We weren't taking that much notice of the calories and they certainly didn’t stop us from moving on to Dessert. Tangy Lemon Tart €5.50 (160g), With a Lemon Curd Sauce & Candied Lemon (260cal/100g), was my choice. After the previous courses, I was expecting something good and, boy, did I get it. Loved every bit of it, especially that candied lemon.

Tiramisu €6.00 (155g), Made by our resident Italian Chef, served with a Caramel Sauce (395cal/100g) was the second dessert and that too was just fabulous, moist, sweet and entirely devour-able.

Their Italian chef is Giovanni. He works from a very small kitchen but sure comes up with some mega tastes. So grazie mille to Maurice and Giovanni for a wonderful meal. Highly recommended!

Friday, October 12, 2012

We've got the menu! Cornstore Wine Dinner Update

And it looks fabulous!
The Cornstore chefs and Chateau Bauduc combine...
should be some night.. Thursday next (18th)
booking details here 

Lamb and corriander kebab, mint couscous and harrissa dressing
serve with Château Bauduc Bordeaux Rosé

Pan fired queen scallop, spaghetti of vegetable and piquante sauce
serve with Chateau bauduc blanc sec sauvignon blanc

Deconstructed atlantic bouillabaisse
serve with Chateau Bauduc "les trois hectares" semillon blanc

Slow roast rump of beef, gratin dauphinois, pan fried baby spinach and creamy wild mushroom sauce
serve with Château Bauduc Clos des Quinze (Merlot, Cabernet Sauvignon)

Chocolat fondant with cherry heart and  cherry coulis
serve with Château Bauduc Les Trois Hectares (Merlot)

Jacob’s on the Mall

Jacob’s on the Mall

Clockwise from top left: Salmon, Watermelon, Cointreau,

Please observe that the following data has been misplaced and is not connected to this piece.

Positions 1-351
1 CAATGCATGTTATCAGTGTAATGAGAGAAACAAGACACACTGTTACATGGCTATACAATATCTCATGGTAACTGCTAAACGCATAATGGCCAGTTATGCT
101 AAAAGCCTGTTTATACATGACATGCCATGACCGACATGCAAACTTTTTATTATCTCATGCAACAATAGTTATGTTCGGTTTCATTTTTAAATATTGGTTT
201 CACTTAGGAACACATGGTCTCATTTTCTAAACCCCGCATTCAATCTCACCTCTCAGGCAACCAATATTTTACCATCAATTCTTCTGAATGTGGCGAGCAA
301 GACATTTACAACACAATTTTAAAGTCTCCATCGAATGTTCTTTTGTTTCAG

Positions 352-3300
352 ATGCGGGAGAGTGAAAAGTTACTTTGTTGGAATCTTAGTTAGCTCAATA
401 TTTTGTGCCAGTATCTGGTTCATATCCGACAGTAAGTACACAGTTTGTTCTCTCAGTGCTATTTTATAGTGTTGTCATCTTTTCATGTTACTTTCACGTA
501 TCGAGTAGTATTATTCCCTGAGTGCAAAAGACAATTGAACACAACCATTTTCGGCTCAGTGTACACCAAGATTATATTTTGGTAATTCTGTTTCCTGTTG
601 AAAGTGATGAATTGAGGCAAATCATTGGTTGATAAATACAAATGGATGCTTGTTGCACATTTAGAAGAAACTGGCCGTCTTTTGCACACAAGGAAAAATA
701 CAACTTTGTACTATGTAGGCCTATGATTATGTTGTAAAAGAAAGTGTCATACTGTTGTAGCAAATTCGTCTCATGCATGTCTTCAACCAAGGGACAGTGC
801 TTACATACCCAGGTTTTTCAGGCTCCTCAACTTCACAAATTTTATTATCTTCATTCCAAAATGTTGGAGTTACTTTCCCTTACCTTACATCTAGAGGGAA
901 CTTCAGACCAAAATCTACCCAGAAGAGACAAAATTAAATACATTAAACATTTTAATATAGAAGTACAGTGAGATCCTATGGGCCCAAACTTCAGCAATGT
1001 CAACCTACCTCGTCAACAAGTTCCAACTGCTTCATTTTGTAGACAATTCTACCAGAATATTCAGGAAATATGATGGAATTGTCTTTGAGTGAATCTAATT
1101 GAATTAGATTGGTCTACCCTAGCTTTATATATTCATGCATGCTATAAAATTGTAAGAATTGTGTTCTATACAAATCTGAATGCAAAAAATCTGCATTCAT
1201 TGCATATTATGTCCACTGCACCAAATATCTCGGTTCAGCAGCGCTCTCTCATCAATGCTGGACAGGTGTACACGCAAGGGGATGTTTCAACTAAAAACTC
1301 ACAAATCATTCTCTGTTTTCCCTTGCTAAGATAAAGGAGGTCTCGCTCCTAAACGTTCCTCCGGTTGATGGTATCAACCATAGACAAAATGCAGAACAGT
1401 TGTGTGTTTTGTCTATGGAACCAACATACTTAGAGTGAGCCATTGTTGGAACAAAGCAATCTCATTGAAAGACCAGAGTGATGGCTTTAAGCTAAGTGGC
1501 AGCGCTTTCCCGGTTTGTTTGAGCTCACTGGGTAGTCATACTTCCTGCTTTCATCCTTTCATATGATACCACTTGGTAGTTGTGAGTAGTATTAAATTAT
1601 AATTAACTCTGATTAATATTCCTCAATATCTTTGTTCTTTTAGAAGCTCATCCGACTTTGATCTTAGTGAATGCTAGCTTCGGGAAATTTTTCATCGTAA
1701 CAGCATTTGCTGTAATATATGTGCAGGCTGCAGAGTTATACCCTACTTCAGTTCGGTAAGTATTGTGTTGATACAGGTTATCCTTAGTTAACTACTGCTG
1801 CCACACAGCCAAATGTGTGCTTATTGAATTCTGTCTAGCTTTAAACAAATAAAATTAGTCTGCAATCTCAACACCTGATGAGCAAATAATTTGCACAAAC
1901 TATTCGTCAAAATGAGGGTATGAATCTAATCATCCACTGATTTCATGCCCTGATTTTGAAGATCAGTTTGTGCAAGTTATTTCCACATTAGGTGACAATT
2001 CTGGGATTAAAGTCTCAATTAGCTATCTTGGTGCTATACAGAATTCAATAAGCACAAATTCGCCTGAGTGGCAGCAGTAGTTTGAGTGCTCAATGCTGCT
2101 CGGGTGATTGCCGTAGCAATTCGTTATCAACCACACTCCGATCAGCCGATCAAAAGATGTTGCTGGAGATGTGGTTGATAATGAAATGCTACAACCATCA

Ta Moko, Pork, Sorbet and wantons 

Sometimes a quick reading of the menu can lead you astray and you think there is little that is exciting here. Pork Fillet, Pan Fried Salmon, Roast Cod, Thai Green Curry. You’ve seen them all before. Right?

But have you seen them in Jacob’s on the Mall? Here, under Head Chef Trisha Lewis, they do it differently, as I found out this week. Quite a few delightful surprises over the evening and it was two happy customers that walked out into the South Mall gloom.

Let’s start at the start, with the Water Melon Salad. But let us read this menu a little more closely: Black pepper, ginger, watermelon salad with pineapple, feta and red onion. A bit of pep here, you might think. And you’d be right. This is a very thoughtful blend, a really lively one on the palate and shows just what you can do with such a salad. Loved it, especially the inclusion of the red onion.

And CL’s Crispy chicken wantons with fennel, red onion and peppers, Szechuan dressing and spicy dipping sauce was another starter that brought the appetite to attention. Tasty, lively, spicy. Another class starter.

In between courses, we were offered and gladly accepted a sorbet. The chilled Strawberry Sorbet was just the job, with real body and real flavour. Could almost have passed for a dessert.

If you ever travelled on a bus tour in Austria, staying and eating in budget hotels, you’d be fed up of pork for ever after. But the dish I enjoyed as my mains in Jacobs might just convert you back. The Moroccan Spice Pork Fillet with turmeric rice, roast peppers and soy dressed leeks was brilliant, so well put together and so well cooked. Great colour here, with the rice and the pepper, the meat was top class, the leeks nice and crunchy, and the balance overall was brilliant. A terrific dish for under twenty euro!

And CL’s was another top drawer winner. She enjoyed Pan-fried Salmon with warm coriander and spring onion crushed potatoes, vine tomatoes and root vegetable sauce. Every element played its part here, the fish, the potato mix, and believe it or not the root vegetable sauce proved a highlight.

Had enjoyed a few glasses of Ta Moko Sauvignon Blanc (New Zealand) with the meal and, skipping dessert, finished the enjoyable evening - place is comfortable and service is friendly and courteous - with a warming glass of Cointreau.

Thursday, October 11, 2012

Food and Drink Spotting

Food and Drink Spotting